In the series, the reader is never provided with a definite, unambiguous antagonist—even the terrifying sorcerer Vilgefortz occasionally exhibits noble intentions and demonstrates reason. His machinations, of course, lead to a dumpster fire. But he is not so much worse than other well-intentioned characters in that regard. Nobody is to blame. Everybody is to blame. That is very much in keeping with what many Eastern Europeans felt in the late eighties and nineties, when The Witcher series was first being written and published. Whether these parallels were intentional or not is another question. The author, to my knowledge, has never given a definite answer.

Some may argue that Eastern Europe does not hold a monopoly on bitter individuals who are disdainful of authority. Also, of course, Slavic-sounding names appear in several fantasy works that have nothing to do with the Slavic World. We may grudgingly agree that Redania is loosely inspired by Medieval Poland with cities like Tretogor and Novigrad, and kings named Vizimir and Radovid. But the Empire of Nilfgaard, the dominant political power in the books, is a mixture of the Soviet Union, the Holy Roman Empire, and even the Netherlands. Similarly, Temeria, Kaedwen and other kingdoms featured in the series are based on so many different elements that we can barely separate history from pure imagination in their case.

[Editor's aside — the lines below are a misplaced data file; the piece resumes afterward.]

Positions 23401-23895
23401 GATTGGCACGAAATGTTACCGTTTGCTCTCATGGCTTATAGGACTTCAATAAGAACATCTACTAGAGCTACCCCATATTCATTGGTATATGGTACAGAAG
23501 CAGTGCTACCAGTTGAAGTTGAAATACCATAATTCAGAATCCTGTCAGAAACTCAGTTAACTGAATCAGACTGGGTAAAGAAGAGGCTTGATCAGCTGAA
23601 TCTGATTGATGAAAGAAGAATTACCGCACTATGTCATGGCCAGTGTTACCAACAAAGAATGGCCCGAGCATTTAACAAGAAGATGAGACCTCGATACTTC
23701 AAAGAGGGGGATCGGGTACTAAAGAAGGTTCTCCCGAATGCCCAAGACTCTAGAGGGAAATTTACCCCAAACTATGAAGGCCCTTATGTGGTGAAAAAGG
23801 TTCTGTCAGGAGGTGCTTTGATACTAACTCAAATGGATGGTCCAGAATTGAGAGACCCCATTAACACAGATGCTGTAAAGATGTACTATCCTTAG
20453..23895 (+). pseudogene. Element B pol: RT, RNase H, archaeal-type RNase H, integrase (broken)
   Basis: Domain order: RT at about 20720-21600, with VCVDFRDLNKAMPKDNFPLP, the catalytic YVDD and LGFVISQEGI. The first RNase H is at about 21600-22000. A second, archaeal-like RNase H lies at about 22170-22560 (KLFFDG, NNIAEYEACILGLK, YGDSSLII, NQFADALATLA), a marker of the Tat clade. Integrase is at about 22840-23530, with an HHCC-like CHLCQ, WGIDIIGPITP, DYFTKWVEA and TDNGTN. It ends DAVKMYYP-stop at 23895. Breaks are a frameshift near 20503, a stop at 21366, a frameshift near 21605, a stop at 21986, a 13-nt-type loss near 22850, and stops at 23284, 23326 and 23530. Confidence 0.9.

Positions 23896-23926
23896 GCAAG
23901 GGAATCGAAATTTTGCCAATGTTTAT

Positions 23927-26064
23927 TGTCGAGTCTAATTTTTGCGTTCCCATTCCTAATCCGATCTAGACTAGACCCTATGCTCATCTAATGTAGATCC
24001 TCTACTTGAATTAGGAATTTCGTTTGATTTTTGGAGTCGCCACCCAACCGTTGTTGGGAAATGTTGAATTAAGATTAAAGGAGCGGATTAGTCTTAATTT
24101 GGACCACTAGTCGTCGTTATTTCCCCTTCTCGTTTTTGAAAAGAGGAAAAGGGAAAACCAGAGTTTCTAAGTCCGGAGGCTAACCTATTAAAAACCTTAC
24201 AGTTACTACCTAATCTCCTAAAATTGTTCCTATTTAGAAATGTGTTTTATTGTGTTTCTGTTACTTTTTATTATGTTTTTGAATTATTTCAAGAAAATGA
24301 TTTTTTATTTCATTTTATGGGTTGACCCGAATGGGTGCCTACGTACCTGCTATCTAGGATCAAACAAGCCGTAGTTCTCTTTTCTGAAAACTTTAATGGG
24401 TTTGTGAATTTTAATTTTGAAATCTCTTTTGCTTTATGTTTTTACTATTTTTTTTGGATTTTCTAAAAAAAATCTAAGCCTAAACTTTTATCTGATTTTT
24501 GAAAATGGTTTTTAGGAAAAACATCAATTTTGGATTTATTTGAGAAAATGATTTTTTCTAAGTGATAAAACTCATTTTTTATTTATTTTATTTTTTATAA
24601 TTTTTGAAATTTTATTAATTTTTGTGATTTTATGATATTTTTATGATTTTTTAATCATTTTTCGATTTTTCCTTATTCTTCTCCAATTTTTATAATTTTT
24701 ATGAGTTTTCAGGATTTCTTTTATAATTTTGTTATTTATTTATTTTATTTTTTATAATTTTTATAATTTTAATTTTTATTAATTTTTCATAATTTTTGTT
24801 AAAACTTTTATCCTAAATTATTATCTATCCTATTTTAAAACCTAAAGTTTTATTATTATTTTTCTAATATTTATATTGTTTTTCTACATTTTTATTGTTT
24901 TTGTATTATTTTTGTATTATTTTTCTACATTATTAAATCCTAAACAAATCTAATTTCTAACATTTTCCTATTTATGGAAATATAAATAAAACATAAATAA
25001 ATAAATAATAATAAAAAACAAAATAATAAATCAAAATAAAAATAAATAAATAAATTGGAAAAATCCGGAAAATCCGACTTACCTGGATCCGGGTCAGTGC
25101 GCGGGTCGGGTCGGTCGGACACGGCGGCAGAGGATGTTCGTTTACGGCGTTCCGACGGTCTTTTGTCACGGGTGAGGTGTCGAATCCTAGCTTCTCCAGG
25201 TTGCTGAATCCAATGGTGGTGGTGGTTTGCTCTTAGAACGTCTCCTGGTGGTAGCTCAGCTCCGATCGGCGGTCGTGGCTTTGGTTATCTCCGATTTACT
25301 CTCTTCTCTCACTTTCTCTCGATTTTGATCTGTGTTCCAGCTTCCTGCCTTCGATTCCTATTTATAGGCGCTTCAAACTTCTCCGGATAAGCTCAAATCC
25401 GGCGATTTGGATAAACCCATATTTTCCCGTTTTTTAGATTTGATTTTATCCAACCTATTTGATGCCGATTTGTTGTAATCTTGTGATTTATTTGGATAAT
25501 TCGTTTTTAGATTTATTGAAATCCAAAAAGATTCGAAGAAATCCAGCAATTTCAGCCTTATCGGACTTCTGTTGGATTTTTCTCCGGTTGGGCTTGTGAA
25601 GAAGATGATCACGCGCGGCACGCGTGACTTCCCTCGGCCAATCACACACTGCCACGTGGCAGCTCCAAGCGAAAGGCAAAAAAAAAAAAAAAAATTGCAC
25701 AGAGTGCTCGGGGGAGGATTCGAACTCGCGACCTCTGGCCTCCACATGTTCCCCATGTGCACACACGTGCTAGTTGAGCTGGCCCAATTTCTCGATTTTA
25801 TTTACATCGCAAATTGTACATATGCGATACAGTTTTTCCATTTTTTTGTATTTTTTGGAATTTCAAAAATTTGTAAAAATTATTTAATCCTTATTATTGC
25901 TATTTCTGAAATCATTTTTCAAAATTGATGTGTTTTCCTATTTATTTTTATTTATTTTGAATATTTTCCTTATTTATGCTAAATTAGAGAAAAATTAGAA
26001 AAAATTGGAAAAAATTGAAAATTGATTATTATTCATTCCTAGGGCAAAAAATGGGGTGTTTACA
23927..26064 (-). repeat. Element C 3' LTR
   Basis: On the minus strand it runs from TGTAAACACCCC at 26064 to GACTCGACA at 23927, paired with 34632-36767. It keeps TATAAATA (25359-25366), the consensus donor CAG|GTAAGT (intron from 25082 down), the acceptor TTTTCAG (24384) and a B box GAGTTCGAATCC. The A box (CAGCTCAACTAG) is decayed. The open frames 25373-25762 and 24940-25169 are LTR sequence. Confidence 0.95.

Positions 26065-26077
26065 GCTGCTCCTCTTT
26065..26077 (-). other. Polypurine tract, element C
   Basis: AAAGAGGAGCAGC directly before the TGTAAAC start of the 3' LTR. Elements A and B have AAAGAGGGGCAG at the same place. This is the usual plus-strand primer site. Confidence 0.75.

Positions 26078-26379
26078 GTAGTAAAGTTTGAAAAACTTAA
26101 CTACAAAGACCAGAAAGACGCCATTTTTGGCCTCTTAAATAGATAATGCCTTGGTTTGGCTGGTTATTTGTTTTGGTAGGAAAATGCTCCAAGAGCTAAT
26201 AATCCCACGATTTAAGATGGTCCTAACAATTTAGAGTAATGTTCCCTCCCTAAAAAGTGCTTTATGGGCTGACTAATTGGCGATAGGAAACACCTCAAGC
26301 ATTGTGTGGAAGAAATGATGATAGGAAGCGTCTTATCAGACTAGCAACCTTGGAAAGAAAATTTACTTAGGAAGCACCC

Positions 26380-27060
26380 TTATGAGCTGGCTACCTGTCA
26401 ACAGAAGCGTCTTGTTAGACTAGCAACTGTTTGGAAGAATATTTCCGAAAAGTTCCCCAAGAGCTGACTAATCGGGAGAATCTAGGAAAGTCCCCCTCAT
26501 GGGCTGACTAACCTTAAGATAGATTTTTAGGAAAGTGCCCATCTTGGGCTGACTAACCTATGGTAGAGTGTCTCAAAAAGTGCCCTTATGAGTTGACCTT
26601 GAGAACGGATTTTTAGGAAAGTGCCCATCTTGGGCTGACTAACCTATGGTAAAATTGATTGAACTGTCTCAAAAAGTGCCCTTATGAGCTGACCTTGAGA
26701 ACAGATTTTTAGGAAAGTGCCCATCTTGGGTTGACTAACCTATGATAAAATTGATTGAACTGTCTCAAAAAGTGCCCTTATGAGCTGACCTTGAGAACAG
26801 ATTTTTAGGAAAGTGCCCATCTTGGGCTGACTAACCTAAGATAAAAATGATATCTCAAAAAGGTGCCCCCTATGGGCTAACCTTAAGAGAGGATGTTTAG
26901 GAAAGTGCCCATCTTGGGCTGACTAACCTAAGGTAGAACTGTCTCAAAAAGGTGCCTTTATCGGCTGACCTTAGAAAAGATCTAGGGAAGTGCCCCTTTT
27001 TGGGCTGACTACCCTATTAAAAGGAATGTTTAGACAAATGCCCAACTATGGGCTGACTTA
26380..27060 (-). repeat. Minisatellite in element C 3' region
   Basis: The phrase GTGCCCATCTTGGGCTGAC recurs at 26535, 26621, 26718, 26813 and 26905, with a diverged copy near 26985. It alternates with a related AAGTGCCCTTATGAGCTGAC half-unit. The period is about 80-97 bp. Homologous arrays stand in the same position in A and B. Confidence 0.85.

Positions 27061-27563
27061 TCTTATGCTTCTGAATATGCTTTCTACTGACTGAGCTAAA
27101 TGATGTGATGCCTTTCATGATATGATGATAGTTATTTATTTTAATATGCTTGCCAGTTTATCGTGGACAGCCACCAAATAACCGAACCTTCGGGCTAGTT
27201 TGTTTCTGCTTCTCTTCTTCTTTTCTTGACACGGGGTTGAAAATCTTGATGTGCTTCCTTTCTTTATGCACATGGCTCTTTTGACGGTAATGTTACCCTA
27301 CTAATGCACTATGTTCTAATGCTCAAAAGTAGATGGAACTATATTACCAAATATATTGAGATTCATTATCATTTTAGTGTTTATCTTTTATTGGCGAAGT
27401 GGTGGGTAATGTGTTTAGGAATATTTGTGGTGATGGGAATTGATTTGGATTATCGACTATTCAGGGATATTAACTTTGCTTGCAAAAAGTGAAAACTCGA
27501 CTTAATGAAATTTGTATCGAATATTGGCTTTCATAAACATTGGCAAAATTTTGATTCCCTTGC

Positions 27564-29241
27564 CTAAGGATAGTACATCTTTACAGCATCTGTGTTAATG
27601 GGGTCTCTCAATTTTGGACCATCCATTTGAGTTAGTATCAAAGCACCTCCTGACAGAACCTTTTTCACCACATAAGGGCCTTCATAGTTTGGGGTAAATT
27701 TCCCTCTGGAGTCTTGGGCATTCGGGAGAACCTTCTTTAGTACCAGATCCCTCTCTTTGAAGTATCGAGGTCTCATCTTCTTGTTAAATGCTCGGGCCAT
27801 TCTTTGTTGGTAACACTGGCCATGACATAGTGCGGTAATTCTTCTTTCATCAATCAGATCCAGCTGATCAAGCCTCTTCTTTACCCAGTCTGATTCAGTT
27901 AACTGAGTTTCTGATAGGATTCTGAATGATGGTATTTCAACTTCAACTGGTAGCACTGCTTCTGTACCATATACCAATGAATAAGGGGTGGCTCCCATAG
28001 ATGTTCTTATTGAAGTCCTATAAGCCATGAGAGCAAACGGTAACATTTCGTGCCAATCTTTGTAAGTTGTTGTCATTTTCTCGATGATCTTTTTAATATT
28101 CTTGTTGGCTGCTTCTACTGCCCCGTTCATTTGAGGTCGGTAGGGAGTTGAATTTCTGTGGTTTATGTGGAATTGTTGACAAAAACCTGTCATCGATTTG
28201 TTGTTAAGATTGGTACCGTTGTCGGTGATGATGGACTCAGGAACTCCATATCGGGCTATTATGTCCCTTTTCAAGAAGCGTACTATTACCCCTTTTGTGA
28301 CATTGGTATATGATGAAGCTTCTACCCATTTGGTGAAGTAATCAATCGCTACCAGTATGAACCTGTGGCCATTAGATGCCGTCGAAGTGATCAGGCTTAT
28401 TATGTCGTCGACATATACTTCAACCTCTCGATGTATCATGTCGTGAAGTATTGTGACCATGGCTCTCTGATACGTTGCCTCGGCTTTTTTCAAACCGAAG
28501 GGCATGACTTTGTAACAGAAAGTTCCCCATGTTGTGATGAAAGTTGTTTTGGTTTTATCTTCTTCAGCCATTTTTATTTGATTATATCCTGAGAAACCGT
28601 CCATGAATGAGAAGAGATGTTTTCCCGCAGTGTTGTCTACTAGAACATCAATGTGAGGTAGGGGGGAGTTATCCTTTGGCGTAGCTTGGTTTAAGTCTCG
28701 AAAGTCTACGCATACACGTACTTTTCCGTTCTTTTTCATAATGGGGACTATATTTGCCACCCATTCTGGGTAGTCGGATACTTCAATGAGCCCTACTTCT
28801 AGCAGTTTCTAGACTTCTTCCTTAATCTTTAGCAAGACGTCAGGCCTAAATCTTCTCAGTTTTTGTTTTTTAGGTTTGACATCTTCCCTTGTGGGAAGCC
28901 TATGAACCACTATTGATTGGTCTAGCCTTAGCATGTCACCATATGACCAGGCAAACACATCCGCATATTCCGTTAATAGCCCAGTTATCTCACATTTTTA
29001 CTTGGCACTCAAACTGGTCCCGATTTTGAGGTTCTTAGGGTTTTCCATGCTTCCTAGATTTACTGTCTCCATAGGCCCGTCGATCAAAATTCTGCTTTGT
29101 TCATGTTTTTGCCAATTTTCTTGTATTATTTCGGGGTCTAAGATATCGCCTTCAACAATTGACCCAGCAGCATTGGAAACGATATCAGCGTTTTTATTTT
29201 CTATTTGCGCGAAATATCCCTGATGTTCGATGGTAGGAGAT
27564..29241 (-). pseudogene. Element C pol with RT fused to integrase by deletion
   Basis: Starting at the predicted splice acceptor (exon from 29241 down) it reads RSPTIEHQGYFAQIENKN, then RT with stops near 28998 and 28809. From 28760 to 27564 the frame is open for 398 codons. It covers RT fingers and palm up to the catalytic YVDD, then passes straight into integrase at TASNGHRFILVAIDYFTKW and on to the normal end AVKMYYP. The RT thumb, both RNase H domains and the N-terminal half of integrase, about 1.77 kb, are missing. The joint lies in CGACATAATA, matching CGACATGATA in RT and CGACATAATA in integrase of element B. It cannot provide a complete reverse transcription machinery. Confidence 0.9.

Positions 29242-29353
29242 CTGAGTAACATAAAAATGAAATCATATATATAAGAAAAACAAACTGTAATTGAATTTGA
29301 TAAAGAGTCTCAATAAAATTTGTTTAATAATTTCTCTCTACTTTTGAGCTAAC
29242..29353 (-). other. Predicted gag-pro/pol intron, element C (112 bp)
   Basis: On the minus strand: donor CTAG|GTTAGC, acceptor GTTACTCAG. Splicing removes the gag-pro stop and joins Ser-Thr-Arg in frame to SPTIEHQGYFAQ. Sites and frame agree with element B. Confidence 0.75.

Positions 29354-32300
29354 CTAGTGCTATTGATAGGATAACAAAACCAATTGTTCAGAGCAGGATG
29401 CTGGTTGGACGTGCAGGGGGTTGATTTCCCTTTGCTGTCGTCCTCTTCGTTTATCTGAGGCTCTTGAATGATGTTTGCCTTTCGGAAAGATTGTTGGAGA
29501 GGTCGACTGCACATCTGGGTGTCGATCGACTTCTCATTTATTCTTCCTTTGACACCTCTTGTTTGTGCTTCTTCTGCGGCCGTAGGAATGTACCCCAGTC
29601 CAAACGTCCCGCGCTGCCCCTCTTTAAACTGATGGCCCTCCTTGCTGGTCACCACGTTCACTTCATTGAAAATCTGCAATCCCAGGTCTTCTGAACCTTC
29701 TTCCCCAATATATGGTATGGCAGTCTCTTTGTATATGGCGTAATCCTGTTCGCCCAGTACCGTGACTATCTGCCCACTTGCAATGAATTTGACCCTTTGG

The same argument can be applied to the names of the characters and places. Beside the Slavic-sounding Vesemir (Geralt’s fellow witcher and friend), we find the aforementioned mage Vilgefortz and the sorceress Fringilla. I have studied Eastern European history most of my life, and these latter names don’t seem Slavic to me. And yet the larger context surrounding The Witcher, however, does strike me as uniquely Slavic, resonating with me on a particular level. This sense stems from two major sources…


Slavic Literature and Folkore

“The Witch on Homa Brutus” (from The Viy), illustrated by Mikhail Mikeshin